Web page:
SANTA ROSA, Calif. (KRON) – The pandemic has caused travel disruptions for just about everyone and that includes service animals but a national organization has found a solution.
Canine Companions is now working with volunteer pilots who are willing to take puppies on their trips across the country to where they’re needed.
Their most recent flight involved a dozen adorable puppies.
Talk about cuteness overload. These eight-week-old lab puppies are like fur-covered marshmallows, soft and sweet.
They’re getting some playtime at Sonoma County Airport in Santa Rosa before they’re loaded onto a plane for a flight to Ohio.
“We move our puppies to their volunteer puppy raisers across the country who teach them commands and socialize them until they’re about a year and a half,” Michelle Williams said.
Canine Companions is a national organization headquartered in Santa Rosa.
The puppies will be trained to be service animals and donated to those who need them.
“Open and closed doors and drawers, uh, turn on and off lights, uh, dogs that are matched with veterans with post-traumatic stress disorder will learn anxiety and nightmare interruption,” Williams said.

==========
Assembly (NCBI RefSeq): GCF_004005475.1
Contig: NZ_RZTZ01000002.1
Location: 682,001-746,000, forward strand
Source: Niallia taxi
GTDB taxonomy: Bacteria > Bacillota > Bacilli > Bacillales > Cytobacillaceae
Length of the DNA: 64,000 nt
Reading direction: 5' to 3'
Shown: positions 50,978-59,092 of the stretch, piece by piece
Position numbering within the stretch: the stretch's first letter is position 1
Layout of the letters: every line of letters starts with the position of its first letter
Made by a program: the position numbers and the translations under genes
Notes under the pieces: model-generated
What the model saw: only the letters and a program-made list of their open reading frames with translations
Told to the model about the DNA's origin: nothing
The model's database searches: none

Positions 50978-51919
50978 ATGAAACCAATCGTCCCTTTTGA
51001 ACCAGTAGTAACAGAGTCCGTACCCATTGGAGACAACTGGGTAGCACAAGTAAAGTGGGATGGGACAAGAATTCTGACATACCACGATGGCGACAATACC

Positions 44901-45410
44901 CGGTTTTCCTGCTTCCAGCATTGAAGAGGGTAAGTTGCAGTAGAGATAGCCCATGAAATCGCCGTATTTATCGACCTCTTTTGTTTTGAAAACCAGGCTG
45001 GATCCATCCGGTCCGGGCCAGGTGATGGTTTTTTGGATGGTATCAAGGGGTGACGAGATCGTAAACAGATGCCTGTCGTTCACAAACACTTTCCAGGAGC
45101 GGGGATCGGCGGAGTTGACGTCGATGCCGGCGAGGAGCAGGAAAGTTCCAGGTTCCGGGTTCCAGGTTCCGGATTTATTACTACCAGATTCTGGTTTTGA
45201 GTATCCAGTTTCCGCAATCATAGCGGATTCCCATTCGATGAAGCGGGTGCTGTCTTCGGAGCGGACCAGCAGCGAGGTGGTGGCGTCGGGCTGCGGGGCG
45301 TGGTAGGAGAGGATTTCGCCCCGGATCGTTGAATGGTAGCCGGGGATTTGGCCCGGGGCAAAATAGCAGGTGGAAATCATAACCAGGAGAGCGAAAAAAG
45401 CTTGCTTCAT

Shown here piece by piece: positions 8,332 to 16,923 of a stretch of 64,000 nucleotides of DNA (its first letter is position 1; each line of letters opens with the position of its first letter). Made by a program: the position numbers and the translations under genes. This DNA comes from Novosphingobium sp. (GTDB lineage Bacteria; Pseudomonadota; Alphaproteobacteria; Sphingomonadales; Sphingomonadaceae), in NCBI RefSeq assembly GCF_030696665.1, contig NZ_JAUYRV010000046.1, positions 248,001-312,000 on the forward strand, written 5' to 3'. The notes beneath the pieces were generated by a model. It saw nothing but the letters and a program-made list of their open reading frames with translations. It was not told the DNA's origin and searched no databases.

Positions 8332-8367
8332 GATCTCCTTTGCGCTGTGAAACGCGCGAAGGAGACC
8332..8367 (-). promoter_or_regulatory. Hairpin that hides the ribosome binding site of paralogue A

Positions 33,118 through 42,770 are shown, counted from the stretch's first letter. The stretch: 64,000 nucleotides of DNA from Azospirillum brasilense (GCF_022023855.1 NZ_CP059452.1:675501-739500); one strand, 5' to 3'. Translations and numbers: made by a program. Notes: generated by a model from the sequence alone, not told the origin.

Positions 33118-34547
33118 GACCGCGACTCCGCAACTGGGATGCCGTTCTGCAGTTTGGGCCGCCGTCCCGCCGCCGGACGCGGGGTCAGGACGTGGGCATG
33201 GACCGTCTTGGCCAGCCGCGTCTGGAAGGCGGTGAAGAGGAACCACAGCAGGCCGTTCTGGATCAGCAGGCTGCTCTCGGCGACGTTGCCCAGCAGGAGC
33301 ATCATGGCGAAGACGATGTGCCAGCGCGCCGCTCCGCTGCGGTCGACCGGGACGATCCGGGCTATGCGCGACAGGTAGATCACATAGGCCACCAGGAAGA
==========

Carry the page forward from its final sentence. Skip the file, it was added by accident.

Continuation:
The pandemic shut down the ability to fly the pups on commercial flights. That’s when Canine Companions reached out to local private pilots.
“I have, uh, meetings in Ohio and, uh, be there for a day or so. Um, I’ll be, uh, uh, and anytime I go on a trip, I check in with the dispatcher for canine and we, uh, uh, take dogs whenever we can,” pilot Jeff Stewart said.
The puppies are loaded onto this king air for the five and a half hour flight to Dayton.
“I’ve transported, uh, oh, over 50 dogs, uh, at this point, um, and have another trip next week to Seattle, um, delivered them all over the Western States. This is the furthest that I will have, uh, uh, taken dogs and we are, uh, it’s. It just feels great to be able to,” Stewart said.
The president of Sonoma Jet Center says he’s trying to spread the word so other pilots step up to help.
“Interestingly, when we got to Denver on there on my second flight, it was to Denver and there was another pilot standing there and he said, what’s going on? And I explained it to him. And he said, Oh, that sounds great. And he started flying flights and I think he’s done two or three,” Josh Hochberg said.
The pups made it to Ohio right on time and are now on their way to becoming valuable service animals for those in need.
All thanks to some Bay Area pilots.